- Polycystic ovary syndrome or PCOS is not a disease that endangers the lives of patients, its treatment is optional.
- It is a syndrome that affects the ability to procreate, however, a Subspecialist can adequately treat the condition, restoring the hope of achieving a successful pregnancy.
- Its symptoms are characteristic and the diagnosis involves more than the appearance of cysts in a study.
What is polycystic ovary syndrome?
A syndrome refers to the set of specific symptoms that characterize a disease.
Polycystic ovary syndrome is not only a hormonal imbalance but also has particular symptoms that we will explain below and that can often be confused with other alterations and/or diseases.
Its main characteristic is the increase in male hormones and as a consequence, symptoms such as:
- Overweight or obesity.
- Acne in specific areas of the face.
- Excess hair on the face, abdomen, chest, and back.
- Thickening and darkening of the skin in areas such as armpits, groin, and neck.
- Modification in menstrual periods such as prolongation or lack of it.
- Fertility problems.
- Excessive secretion of male hormones.
Who does it affect and what are the risk factors?
This syndrome occurs only in women and can appear after the first menstruation, but it is more common to see it in women between 20 and 35 years old.
Some risk factors can be the cause and as a consequence of the same condition:
- Obesity and/or overweight
- Family history
And although the cause of this syndrome is unknown, some studies have revealed possible factors that influence the formation of the polycystic ovary.
- Insulin excess that can increase the production of androgens and make it difficult to ovulate.
- A decrease in the production of substances generated by white blood cells, increasing androgen levels causing heart and blood vessel deficiencies.
What are the consequences of polycystic ovary syndrome?
In general, there are no causes that endanger the lives of those who suffer from it, this is an issue that is related to the hope of procreating, since this syndrome alters ovary function to be released at the right time, therefore, as there is no ovary available, pregnancy can’t be achieved.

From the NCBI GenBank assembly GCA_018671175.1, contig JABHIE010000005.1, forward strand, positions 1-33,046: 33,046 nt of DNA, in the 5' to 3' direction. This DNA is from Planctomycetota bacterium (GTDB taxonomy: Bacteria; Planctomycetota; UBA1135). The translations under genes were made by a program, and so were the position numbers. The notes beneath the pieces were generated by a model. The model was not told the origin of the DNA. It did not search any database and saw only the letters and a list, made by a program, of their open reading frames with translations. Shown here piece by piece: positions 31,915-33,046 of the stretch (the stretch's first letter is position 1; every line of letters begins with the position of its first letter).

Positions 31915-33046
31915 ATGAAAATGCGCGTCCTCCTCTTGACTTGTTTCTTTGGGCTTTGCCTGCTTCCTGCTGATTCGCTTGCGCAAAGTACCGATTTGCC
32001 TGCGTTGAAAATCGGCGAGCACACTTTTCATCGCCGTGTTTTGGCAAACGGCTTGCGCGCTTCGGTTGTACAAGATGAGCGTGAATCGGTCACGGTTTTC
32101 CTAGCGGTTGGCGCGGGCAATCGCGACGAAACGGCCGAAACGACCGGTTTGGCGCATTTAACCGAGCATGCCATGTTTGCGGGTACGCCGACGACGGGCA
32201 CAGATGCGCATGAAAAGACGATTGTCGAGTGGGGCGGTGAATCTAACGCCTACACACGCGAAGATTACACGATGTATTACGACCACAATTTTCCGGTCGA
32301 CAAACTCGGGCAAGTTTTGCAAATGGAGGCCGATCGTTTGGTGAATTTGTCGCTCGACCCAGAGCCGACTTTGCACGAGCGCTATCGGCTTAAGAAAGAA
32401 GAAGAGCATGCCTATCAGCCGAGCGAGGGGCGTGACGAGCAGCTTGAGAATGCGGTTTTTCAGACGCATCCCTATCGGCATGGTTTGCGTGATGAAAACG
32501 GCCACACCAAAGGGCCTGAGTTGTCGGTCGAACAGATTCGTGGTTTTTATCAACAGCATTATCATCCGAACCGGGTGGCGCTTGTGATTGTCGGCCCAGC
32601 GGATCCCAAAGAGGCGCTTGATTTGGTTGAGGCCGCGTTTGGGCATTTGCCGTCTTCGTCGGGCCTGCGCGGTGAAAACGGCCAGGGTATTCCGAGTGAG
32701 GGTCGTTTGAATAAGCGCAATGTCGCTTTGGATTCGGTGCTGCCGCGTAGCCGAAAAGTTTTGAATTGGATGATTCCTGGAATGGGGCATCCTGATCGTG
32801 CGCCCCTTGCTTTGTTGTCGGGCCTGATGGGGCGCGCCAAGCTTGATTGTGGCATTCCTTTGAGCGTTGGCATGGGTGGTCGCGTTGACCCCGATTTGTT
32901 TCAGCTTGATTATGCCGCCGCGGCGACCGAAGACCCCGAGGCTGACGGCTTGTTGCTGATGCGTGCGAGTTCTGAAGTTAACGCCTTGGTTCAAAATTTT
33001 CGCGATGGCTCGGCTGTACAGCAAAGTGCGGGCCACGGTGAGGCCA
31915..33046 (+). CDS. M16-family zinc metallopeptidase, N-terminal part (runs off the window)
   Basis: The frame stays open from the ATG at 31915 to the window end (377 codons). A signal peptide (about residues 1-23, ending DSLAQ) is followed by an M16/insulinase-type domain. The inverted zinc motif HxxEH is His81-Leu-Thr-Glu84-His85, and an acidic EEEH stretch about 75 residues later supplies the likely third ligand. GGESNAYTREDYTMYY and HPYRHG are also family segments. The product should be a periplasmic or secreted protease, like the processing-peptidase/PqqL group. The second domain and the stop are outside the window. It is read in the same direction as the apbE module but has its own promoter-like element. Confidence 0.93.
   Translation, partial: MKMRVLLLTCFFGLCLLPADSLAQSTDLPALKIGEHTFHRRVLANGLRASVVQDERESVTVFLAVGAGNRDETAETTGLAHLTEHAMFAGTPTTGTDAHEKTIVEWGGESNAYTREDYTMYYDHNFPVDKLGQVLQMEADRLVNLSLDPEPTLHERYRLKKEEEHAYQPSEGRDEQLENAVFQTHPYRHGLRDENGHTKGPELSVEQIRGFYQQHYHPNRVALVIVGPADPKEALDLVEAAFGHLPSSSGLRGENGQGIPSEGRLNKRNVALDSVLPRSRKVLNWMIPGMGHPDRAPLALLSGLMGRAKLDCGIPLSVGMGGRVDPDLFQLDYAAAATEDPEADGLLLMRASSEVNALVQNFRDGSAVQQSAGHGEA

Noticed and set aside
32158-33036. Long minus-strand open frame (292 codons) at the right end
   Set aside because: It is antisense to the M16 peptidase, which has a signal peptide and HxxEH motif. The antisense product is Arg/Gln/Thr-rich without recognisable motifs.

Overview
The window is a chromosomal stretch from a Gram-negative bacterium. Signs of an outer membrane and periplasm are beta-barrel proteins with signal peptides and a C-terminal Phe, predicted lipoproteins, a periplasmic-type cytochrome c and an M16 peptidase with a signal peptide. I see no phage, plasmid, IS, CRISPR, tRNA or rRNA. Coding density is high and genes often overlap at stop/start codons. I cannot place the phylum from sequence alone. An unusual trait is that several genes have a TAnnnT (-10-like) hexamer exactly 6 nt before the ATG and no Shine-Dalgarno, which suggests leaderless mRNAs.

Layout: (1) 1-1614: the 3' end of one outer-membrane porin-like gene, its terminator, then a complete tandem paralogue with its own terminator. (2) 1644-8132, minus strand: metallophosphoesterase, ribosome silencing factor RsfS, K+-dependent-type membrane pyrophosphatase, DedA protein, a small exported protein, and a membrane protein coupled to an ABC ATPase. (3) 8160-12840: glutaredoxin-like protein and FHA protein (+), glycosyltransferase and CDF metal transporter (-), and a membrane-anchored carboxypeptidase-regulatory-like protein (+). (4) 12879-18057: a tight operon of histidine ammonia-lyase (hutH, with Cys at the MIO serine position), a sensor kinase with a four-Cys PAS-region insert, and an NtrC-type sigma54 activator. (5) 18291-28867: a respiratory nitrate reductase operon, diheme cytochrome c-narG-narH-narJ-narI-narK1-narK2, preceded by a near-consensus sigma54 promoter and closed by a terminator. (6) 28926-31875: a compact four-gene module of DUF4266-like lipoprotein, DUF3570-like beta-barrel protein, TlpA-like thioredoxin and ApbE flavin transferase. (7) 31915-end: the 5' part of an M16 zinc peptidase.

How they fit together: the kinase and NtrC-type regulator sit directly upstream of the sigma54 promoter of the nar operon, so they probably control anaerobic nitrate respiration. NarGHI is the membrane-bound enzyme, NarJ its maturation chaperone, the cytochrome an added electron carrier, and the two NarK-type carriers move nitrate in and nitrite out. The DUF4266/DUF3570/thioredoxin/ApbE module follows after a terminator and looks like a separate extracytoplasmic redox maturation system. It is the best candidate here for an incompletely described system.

How is it treated? Is there a cure?
Today, this disease has no cure, however, thanks to medicine we can find different methods to treat it.
If you want to get pregnant and suffer from PCOS
You need to consult with a sub-specialist, as they have all the experience you need to treat this condition and help you procreate.
A reproductive biologist and gynecology and assisted reproduction expert are the ones indicated to assess not only this condition but also to assess you and your partner to determine the appropriate and efficient treatment to achieve your goal.
Patients with this condition usually have a good prognosis for pregnancy, so don’t worry, trust your doctor.
What should I do if I am not interested in getting pregnant?
As we mentioned, this condition does not have consequences that endanger the patient’s life, however, it is common for them to require treatment to minimize symptoms that affect their physical appearance such as acne, facial hair, or being overweight. In this case, the hormonal disorder is treated directly with contraceptives and other recommendations from specialists to counteract male hormones.
Whatever your case, see a specialist.
Here is the Women’s Center contact where you will find specialists who attend to your symptoms or help you fulfill the dream of being a mother.
Women’s Center (55) 1103 1600 ext. 1671
Documento escrito por el Dr. Ricardo Adame Pinacho, ginecobstetray subespecialista en Biología de la Reproducción Humana en el Centro Médico ABC.